Wednesday, April 3, 2024
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1st Quarter 2024 Economic And Market Outlook: Potential Increased Volatility, Threats To Economic Growth, And Equity Markets

With a plethora of interdependent and ever-changing parts, gaining a clear (or even not-terribly-fuzzy) understanding of where the economy stands at any given moment is a daunting task, to say the least. Even more difficult is using data based on samples and surveys (and subject to constant revision!) to develop some idea about which of the myriad possible outcomes might be more likely to occur. Yet, by taking a measured look at factors driving economic activity and influencing behavior, advisors can help clients face risks they can’t control and (hopefully) position themselves to take advantage of opportunities as they develop.  

In this guest post, Larry Swedroe, Head of Financial and Economic Research at Buckingham Wealth Partners, reviews key aspects of economic activity in the 1st quarter of 2024, examines what the behaviors in the various financial markets might be suggesting about investor expectations, and offers insight into how advisors might help clients prepare moving forward.

As has been the case for the past several quarters, the prevailing characteristic of the economy is one of bifurcation, with interest rate-sensitive sectors remaining in a recession (as evidenced by the manufacturing sector’s 16-month-long contraction), while the services sector (which accounts for nearly 80% of U.S. GDP) continues to expand. Importantly, headline inflation has continued to trend lower, but with persistent upward pressure on wages in the services sector, a rebound in housing prices, and no relief in sight for skyrocketing auto insurance, home insurance, and home repairs (as well as trade-route disruptions arising from turmoil in the Red Sea), the Fed may have little choice but to keep rates elevated as they pursue their elusive 2% inflation target.

Meanwhile, a smorgasbord of potential risks threatens economic growth’s “soft landing” narrative. Notably, the work-from-home movement has resulted in a dramatic drop in office valuations that could lead to a whole host of issues, including lending constraints in the banking sector, which is already sitting on a mountain of unrealized losses on Treasuries and mortgages. Lower office valuations may also squeeze tax receipts in municipalities, particularly large cities that are already experiencing financial strains due to the surge in illegal immigration and the flight of high-income individuals and companies to states with lower taxes.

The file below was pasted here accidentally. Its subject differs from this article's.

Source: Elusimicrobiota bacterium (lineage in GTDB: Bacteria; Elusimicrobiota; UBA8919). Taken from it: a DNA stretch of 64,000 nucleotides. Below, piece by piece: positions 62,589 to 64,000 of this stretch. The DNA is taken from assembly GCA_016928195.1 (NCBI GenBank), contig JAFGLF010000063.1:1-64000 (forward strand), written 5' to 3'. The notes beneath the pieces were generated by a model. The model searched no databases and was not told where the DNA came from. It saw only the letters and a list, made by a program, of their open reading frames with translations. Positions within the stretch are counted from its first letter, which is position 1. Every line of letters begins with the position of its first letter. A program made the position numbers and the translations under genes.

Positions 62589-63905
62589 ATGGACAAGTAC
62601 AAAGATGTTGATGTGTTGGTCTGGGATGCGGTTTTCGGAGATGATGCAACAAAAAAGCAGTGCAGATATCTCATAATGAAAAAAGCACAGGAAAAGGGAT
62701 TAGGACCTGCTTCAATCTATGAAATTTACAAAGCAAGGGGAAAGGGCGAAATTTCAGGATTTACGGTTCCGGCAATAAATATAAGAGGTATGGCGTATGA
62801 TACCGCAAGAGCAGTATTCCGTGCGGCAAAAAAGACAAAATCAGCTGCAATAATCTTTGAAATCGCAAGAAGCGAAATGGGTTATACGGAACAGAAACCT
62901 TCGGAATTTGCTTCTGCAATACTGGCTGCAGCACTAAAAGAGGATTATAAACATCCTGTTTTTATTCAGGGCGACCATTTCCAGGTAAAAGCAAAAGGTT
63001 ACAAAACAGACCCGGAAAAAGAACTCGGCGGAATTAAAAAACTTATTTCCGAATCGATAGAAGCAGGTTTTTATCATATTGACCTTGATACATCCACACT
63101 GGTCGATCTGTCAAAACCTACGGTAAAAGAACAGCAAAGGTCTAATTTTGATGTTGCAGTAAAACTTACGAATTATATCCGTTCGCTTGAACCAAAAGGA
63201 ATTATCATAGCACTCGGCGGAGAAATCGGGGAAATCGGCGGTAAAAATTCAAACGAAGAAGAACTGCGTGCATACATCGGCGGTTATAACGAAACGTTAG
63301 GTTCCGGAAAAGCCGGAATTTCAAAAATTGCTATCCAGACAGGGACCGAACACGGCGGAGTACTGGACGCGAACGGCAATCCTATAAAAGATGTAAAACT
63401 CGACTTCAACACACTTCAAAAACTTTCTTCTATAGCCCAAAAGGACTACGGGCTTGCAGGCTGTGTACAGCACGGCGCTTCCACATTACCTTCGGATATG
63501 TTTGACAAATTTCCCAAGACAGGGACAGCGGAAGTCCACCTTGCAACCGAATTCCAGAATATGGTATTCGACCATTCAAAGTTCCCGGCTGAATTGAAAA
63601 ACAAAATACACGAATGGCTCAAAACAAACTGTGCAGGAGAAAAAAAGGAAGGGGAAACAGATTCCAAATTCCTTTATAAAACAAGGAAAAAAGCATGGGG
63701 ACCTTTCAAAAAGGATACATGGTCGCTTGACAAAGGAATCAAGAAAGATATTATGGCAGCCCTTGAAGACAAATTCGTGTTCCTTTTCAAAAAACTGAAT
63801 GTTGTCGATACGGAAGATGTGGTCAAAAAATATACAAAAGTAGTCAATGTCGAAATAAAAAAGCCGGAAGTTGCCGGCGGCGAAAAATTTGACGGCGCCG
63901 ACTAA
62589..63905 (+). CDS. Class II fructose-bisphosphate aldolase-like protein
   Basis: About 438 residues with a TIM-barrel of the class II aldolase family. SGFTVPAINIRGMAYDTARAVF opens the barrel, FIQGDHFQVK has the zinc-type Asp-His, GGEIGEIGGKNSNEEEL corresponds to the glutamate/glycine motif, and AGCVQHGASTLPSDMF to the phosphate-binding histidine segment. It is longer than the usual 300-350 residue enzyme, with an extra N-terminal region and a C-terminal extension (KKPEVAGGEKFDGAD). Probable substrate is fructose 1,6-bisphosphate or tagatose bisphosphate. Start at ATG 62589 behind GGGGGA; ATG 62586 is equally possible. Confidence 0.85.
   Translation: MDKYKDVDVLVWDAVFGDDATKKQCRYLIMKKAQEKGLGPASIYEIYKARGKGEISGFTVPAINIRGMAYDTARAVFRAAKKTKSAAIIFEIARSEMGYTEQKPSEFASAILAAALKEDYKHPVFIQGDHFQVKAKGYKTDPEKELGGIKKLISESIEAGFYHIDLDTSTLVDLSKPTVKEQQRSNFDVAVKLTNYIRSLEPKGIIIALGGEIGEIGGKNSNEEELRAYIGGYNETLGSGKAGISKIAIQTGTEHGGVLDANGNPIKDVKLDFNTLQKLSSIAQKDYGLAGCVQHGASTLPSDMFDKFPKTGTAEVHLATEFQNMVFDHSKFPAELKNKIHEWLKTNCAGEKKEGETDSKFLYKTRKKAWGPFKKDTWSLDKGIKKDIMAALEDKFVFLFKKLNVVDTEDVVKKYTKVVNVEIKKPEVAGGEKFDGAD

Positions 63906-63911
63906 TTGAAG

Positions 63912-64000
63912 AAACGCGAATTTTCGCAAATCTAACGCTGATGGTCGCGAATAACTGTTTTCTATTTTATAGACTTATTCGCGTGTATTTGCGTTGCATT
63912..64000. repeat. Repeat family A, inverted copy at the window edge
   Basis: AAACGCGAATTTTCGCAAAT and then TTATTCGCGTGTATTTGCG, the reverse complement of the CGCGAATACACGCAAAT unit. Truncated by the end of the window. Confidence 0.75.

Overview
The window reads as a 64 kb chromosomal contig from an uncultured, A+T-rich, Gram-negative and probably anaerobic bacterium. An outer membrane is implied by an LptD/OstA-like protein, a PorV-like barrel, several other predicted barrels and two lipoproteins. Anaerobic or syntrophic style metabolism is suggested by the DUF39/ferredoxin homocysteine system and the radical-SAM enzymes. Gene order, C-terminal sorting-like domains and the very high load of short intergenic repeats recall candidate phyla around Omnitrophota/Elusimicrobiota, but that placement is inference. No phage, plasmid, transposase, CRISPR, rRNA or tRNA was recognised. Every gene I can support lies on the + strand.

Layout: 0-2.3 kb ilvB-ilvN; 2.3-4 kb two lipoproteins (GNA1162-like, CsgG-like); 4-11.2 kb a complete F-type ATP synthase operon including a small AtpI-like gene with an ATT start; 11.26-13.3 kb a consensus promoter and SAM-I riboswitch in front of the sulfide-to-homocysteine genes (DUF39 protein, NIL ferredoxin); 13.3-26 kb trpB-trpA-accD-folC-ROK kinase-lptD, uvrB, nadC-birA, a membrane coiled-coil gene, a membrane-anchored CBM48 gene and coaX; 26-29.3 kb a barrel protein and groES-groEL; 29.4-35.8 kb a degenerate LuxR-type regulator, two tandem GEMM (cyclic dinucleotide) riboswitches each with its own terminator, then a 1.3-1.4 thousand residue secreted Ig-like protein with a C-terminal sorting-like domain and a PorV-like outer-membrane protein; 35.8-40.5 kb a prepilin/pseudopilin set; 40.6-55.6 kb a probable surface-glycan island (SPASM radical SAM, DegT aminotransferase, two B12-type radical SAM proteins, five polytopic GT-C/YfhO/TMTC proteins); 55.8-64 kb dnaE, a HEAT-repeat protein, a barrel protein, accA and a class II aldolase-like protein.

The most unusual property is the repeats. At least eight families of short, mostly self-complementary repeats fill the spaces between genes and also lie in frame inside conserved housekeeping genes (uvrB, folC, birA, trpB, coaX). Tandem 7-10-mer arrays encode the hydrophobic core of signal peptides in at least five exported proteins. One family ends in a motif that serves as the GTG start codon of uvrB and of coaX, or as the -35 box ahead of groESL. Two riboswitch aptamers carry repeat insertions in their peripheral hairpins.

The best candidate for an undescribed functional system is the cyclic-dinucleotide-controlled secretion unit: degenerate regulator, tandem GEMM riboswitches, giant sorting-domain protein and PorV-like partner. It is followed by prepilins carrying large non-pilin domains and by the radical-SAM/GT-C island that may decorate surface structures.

The equity market is experiencing its own bifurcation, with a wide dispersion in (extremely elevated) valuations across the “Magnificent 7” and the rest of the market, which is much closer to historical averages. At the same time, value and international stocks continue to lag, trading as if the economy is already in the depths of a serious recession. Looking forward, equity analysts predict earnings growth in 2024 of 11.5%, which stands in stark contrast to the Philly Fed’s Survey of Professional Forecasters expectations of total GDP growth of ‘just’ 3.8%. Given that corporate profits have historically tracked GDP growth, this inconsistency creates an interesting enigma.

Ultimately, the key point is that advisors can prepare clients for the possibility of increased volatility as the year develops, along with lower equity returns due to lower potential economic growth, high valuations in leading stocks, persistent inflation, higher-for-longer interest rates, and rising fiscal debt. Some strategies can include adjusting assumptions for future equity returns and increasing allocations to fixed-income assets that are less sensitive to inflation shocks (particularly shorter-term bonds with low credit risk, including TIPS and floating rate debt). Additionally, advisors may look to increase diversification with assets that have historically low correlation with economic cycles, including reinsurance, private lending, consumer credit, commodities, and long-short factor funds. The bottom line is that by assessing the broader economic landscape, advisors can help clients weather the potential risks on the horizon, position themselves to take advantage of possible opportunities, and (most importantly) remain focused on their long-term goals! 

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